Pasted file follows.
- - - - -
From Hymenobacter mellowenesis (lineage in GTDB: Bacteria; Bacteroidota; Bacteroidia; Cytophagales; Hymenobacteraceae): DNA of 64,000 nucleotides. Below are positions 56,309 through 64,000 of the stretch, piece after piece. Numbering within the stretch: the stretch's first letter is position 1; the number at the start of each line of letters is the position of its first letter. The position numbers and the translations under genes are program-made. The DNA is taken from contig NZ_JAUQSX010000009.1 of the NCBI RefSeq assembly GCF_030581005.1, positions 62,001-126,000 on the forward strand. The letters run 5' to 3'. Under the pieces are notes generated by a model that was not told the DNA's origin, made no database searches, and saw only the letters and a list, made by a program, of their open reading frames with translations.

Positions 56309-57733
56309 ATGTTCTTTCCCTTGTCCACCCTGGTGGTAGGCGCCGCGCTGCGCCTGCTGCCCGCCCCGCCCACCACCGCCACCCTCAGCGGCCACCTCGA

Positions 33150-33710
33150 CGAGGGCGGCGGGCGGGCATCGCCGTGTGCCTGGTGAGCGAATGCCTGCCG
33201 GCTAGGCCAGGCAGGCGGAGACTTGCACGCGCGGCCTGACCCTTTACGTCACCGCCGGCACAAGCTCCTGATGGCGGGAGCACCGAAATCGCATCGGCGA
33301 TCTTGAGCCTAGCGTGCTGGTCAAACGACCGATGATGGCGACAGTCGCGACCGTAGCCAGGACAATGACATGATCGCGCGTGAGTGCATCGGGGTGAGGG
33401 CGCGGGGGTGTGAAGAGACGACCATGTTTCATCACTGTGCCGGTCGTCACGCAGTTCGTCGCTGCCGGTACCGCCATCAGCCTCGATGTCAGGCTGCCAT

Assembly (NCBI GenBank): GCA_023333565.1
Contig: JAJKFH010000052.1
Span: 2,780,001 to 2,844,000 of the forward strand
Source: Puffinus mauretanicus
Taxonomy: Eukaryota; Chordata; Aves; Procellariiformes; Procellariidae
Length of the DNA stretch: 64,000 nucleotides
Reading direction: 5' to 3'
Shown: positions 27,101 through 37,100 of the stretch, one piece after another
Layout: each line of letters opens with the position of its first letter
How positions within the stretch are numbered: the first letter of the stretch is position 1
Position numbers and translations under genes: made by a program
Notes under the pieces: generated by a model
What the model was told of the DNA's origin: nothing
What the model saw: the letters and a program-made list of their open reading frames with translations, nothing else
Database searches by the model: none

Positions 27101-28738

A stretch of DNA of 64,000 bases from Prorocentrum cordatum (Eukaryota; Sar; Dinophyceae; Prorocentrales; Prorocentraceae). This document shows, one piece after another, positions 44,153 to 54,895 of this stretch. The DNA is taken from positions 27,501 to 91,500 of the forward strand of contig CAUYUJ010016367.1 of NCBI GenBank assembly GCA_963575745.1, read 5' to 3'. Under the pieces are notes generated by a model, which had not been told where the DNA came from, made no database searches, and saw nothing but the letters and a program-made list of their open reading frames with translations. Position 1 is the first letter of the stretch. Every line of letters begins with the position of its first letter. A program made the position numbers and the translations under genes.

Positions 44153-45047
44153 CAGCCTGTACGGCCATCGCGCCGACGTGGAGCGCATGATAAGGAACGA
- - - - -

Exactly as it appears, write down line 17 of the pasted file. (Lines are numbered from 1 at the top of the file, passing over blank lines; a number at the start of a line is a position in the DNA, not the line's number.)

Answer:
Layout: each line of letters opens with the position of its first letter